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Northmount Drive N.W. Improvement Project




What's New

Thank you for your input! We are summarizing the workshop and online feedback results.
An input summary will be posted online in late 2016.

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Project overview

The City of Calgary is working to accommodate growth and make our city more liveable city by providing transportation choices. Walkable and bikeable neighbourhoods contribute to creating vibrant, healthy communities.

Northmount Drive N.W. is scheduled for re-paving in 2017, which presents an opportunity to cost-effectively improve the current road design so it functions better for people who walk, bike, drive and take transit. The project will consider ways to improve traffic flow and pedestrian crossings, as well as accommodate bicycle lanes, which were recommended on Northmount Drive N.W. in the 2001 Pathway and Bikeway Implementation Plan and in the 2014 Complete Streets Guide.

Study area

Map showing key destinations along Northmount Drive N.W. and a gap in the bicycle network.
(Click for larger image)

Why are we doing this project?

  • Improve safety and mobility for everyone on Northmount Drive N.W.
  • Complete a gap in the bicycle network between Northland Drive N.W. and 10 Street N.W.
  • Formalize and improve safety on this desired route that people are already using
    • A 24-hour bicycle count in June 2014 showed
      • 130 bikes at Northmount Drive N.W. and 19 Street N.W.
      • 212 bikes at Northmount Drive N.W. and Carol Drive N.W.
    • Strava data also shows Northmount Drive N.W. is a well-used and desired route.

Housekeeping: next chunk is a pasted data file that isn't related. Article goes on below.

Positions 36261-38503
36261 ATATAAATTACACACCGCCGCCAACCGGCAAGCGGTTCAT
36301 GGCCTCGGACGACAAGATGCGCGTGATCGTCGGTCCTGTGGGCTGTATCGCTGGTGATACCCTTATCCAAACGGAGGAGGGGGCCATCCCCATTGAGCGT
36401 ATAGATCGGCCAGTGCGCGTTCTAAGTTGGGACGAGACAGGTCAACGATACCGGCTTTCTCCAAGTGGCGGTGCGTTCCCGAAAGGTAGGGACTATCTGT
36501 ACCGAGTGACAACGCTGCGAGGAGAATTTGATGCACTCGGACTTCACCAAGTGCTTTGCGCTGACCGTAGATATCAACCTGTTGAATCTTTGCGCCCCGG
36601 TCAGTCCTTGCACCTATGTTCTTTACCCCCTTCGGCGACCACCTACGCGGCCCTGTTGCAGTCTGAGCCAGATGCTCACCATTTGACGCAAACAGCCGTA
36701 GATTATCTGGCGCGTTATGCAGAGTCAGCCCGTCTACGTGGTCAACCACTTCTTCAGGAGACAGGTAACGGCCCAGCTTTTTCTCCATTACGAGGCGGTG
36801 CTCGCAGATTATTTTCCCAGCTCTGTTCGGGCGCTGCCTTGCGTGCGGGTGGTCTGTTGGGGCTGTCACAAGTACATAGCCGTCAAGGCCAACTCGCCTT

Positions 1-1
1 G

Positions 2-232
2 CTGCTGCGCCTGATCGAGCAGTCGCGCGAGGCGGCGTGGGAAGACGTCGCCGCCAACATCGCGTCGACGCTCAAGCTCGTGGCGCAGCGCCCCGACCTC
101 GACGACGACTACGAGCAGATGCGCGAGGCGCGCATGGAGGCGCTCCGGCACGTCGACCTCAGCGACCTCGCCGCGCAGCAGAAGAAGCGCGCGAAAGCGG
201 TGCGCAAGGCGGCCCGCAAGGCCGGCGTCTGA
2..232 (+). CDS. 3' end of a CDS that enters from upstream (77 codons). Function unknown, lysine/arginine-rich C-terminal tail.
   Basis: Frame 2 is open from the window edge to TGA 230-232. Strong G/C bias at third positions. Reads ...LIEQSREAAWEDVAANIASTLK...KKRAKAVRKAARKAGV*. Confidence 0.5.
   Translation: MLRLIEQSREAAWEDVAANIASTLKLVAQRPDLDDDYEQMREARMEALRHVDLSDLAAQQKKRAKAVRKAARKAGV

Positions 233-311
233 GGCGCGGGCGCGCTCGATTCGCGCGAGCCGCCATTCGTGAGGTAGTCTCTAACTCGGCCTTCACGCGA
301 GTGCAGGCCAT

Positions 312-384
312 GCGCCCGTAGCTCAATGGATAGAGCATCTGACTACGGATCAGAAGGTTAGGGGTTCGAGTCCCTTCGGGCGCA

• Formalize and improve safety on this desired route.
  • Take advantage of the planned road resurfacing.
  • Align with Council policies (Complete StreetsCycling Strategy and Pathway & Bikeways Implementation Plan (2001)).
  • Identify opportunities to improve cycling connections to key destinations.

Strava

Strava is a website and mobile application that uses GPS to track users’ cycling activity. Strava is a voluntary application and its data does not represent all people who bicycle in the area. The Strava cycling data for Northmount Drive N.W. shows a clear desire line from Northland Drive N.W. to Cambrian Drive N.W. It also shows strong connections to Brisebois Drive N.W., Charleswood Drive N.W., 19 Street N.W. and 14 Street N.W.

Heat map showing cyclist usage based on Strava data. The red lines indicate high cyclist activity (darker lines mean more users) and the blue lines represent few to no people cycling. This image is from strava.com.

Have other streets been considered?

Alternate streets have been considered but did not provide the same benefits as Northmount Drive N.W.:

  • Priority 1 snow clearance. All Priority 1 routes are plowed, sanded and salted by the end of the first 24-hours after the snow has stopped.
  • A central location to serve the communities between Crowchild Trail and John Laurie Boulevard.
  • Provides direct access to businesses, schools and transit for people who bicycle.
  • There are existing traffic signals, which are preferred by people who bicycle over roads with stop signs or uncontrolled intersections to avoid having to start and stop every block. Traffic signals also facilitate safer crossings, particularly at large intersections like 14 Street N.W.
  • More elevation change on other corridors.
  • Some parking removal would be required on other corridors as well.

Alternate Corridor Analysis

(Click for larger image)

Parking use